Metaphorically, something of little intellectual worth. According to Jeremy Bentham, whose utilitarianism measured the value of a state of affairs as an aggregate of the pleasure people derived from it, "quantity of pleasure being equal, pushpin is as good as poetry." That is, if mindless children's games made more people happier than abstruse poetry, the world should have more games and fewer odes. Bentham's view of the primacy of pleasure contrasted sharply with earlier philosophy that valued knowledge and intellectual understanding.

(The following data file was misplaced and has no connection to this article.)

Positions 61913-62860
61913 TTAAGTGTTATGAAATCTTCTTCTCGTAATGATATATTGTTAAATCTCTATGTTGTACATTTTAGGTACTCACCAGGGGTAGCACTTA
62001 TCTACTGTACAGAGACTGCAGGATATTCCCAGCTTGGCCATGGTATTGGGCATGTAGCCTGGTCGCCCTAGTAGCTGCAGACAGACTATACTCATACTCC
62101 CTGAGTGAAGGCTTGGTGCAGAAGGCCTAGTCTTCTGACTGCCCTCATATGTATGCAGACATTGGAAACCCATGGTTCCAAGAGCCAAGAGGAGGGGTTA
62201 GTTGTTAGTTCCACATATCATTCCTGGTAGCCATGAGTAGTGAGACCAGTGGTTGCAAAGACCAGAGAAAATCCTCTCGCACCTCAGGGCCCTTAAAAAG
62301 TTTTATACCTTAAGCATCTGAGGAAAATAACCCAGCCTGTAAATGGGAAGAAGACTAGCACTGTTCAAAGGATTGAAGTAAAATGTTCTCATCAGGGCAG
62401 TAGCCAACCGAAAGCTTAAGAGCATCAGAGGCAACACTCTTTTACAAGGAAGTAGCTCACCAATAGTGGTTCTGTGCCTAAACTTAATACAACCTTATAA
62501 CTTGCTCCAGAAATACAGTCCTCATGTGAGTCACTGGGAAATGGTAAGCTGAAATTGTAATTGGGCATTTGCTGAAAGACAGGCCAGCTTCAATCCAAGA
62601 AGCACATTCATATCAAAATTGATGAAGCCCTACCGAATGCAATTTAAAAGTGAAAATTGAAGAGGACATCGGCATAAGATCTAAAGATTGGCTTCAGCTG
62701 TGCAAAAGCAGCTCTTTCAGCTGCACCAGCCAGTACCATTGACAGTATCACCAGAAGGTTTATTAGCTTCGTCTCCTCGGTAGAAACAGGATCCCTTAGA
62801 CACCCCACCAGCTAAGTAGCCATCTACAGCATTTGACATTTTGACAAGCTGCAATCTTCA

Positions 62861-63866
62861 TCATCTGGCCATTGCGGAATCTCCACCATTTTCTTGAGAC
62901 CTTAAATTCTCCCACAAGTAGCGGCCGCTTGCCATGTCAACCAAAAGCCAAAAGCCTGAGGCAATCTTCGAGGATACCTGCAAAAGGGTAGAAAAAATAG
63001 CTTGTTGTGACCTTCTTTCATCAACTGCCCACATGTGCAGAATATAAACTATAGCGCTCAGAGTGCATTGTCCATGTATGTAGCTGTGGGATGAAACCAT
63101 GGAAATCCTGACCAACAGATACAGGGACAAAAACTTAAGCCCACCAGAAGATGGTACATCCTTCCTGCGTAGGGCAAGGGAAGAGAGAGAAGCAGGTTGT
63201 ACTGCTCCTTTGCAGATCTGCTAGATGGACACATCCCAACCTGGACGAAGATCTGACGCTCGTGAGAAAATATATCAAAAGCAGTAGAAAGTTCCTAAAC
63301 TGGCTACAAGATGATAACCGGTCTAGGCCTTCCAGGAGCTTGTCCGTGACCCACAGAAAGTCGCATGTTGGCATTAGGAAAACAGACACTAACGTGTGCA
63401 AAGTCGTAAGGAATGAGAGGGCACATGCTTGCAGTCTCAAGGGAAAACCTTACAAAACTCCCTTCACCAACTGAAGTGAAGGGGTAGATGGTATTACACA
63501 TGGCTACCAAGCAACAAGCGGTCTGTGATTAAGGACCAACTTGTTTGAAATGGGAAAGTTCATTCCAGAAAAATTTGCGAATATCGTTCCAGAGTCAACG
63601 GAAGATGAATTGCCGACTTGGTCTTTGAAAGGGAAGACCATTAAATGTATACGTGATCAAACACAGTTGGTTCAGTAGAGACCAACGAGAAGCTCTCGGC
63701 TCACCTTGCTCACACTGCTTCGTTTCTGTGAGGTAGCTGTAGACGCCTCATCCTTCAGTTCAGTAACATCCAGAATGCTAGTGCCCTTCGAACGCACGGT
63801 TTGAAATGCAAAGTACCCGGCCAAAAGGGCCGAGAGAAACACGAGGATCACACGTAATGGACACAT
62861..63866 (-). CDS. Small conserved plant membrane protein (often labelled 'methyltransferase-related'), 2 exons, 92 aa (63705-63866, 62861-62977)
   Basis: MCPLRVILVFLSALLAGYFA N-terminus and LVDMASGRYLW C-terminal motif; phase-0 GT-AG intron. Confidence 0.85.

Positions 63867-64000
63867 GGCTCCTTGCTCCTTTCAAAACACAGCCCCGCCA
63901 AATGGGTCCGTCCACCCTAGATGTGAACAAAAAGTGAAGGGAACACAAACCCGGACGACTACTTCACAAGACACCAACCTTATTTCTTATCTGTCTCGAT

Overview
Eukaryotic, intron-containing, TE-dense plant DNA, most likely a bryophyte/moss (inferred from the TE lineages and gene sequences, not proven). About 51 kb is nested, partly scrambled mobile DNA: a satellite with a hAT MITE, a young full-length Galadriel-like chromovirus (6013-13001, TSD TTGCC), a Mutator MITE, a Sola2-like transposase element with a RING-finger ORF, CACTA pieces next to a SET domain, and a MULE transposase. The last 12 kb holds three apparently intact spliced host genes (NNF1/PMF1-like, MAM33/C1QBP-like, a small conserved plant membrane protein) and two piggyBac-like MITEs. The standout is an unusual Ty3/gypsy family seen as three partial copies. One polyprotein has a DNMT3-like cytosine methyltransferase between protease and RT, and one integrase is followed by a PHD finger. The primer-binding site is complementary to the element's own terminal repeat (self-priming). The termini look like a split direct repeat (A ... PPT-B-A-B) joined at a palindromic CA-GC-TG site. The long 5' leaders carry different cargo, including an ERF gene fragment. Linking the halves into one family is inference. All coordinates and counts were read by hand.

Push"pin` (?), n.

A child's game played with pins.

L. Estrange.

 

© Webster 1913.

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